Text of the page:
So here's the output for 2014. More than in previous years, certainly. And more physical stuff made than in previous years as well.
4 pieces made for professional publication(!)...may seem pretty weak, but it's fairly huge for me. Made a life-size R2 minus the dome. Made a foam Mjolnir. Also drywalled/painted my workshop AND built ~16ft of workbenches, and 8' of 6'-high workshop shelving.
Ran a kickstarter campaign that succeeded, allowing me to make some pretty nice prints for Monster Women Mag, as well as the 12-card packs for backers. Feel really good about the color quality of these; my confidence regarding CMYK conversion is vastly improved. Produced a 12-page sampler from MWMag completely solo over the summer - around 60 spot illo's, plus period-style articles and adverts, and also a photoshoot that was then vintage-ized. The KS was my first attempt doing anything with video editing and/or cut-rate fake animation.
The MWMag KS also let me produce 100 lil' 5-card packs for self-promotion, and MWMag postcards & stickers. Attended Pulpfest (meh) and GenCon (huzzah!) handing out said promo materials. Got to pass stuff to Jordan Weisman(Shadowrun creator), Wil Wheaton(!), Dennis Detwiller(Delta Green creator and artist, nerd-hero), Steve Prescott(SR 3rd Ed artist, also nerd-hero), and a bunch more.
Had a rough year personally, but still better than 2013. Had the advantage of lots of projects to dive into, without the initial shock of diving into the freelance life.
Overall. pretty okay starter year. On to the next.
Being the nerd that I am, I've always wanted to have an R2 of some variety. Seeing as I now have a shop, and it needed a suitably ridiculous trashcan, the plan was set.
Started things with wood scraps left over from building my workbenches. I had been collecting reference for r2 unit dimensions for a while; mine is pretty close to actual size. Ended up being the correct diameter, but an inch'n a half too tall (or will be, once the dome is complete). As always, I'm much more interested in something having the right vibe than being super-accurate. Split the body into 2 sections just to make sure I had a lot of material built up to attach the legs to.
Loosely skinned the base with fairly thick plastic sheet to give the foam something to adhere to over the entire surface, then skinned the cylinder with foam. Drew out my reference marks & started super-glueing cut styrene sheet in the appropriate spots. Used a couple different thicknesses; all from plastic signage bought at Lowe's(cheaper than buying sheet styrene). Used a double-layer of foam on the leg connectors, wrapped around short sections of super-sturdy cardboard tube, which was then all glued in. Cut the holes for leg connections, each is a short piece of plumbing pipe with a flange at either end. Flanges to be screwed into the interior of the cylinder and into the inside of each leg.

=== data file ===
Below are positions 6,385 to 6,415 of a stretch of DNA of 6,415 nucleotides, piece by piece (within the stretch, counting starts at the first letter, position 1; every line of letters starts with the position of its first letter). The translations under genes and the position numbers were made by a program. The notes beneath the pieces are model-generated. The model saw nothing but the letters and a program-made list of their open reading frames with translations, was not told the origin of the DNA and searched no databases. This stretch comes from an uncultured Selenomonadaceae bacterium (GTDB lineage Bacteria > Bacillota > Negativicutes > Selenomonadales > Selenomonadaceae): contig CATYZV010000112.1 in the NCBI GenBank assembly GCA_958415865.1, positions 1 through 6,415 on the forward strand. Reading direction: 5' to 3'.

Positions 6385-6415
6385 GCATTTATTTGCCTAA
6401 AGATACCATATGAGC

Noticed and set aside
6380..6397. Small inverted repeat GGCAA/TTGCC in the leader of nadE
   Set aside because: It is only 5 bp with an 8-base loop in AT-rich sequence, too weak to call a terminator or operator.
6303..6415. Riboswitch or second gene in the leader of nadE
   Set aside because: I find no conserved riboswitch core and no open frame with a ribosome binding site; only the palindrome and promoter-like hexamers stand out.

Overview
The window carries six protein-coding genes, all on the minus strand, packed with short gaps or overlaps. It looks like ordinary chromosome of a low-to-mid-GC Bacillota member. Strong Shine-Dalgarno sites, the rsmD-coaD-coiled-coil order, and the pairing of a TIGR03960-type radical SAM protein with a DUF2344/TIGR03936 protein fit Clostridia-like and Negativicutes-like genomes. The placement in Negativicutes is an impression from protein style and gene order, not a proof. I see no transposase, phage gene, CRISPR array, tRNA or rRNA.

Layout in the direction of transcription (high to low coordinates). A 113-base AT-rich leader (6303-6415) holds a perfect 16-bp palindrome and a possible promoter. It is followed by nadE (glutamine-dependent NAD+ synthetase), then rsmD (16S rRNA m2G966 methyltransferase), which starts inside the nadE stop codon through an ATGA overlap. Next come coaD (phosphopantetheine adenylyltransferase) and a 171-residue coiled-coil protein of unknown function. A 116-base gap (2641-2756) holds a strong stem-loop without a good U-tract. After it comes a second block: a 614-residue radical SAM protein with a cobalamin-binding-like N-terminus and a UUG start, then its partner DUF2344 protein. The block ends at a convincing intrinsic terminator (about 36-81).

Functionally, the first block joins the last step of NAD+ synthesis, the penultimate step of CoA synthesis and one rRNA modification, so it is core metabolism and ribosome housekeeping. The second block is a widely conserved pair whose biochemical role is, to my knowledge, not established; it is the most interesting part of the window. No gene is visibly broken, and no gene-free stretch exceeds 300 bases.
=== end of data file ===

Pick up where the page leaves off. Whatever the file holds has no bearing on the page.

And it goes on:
Glued more scraps together for the legs, cut the top curve on the bandsaw, and proceeded to skin 'em in foam Left 'em long, wasn't sure of the final length needed since I didn't know what angle the legs would be placed at. More foam, more bits added.
Above pic on the right: can see the yellow plastic I used to cover up the ridiculous gouges I put in the foam while attempting a different type of cylinder attachment. Looked super-dodgy before paint, but evened out really well overall. Also, in the bottom right of that shot you can see the base woodblock+pvc pipe structure that goes on the inside of each foot. I chose to forgo the cables linking that part of the feet to the legs. Coated all the foam in multiple layers of watered-down pva glue, with lots of fine sanding in-between coats, followed by a thorough layer of plasti-dip. Also set the angle of the legs & permanently attached feet.
On to paint! Covered the whole thing with 2 cans of a darkish red plastic-friendly spray paint. Followed that with detail painting...other colors are silver and white, which created their own set of problems.
The other colors were all hand-painted...and they all needed multiple coats. I think it was 5 coats for the white, followed by 2 layers of black undercoat for the metal bits, then FINALLY the metals. Which also took several coats. I was anxious to get the base colors done, because then I got to make a huge mess distressing it all. Discovered that given the color scheme, my distressing options were a bit limited, had to stick to much darker hues overall. But I did manage to get some battery-acid-style leaks in a couple spots, and the panel lines popped out better than I was expecting.
So there we go. My 1st attempt at the dome was a complete failure, attempt #2 was much better but still a little wonky. I may just go ahead and finish the dome as it is. We'll see. I don't think I'll really be able to do better and still make it out of foam (which was part of the point of this exercise; to push what I know how to do with this material). Dome/lid mechanism will be part of the second installment.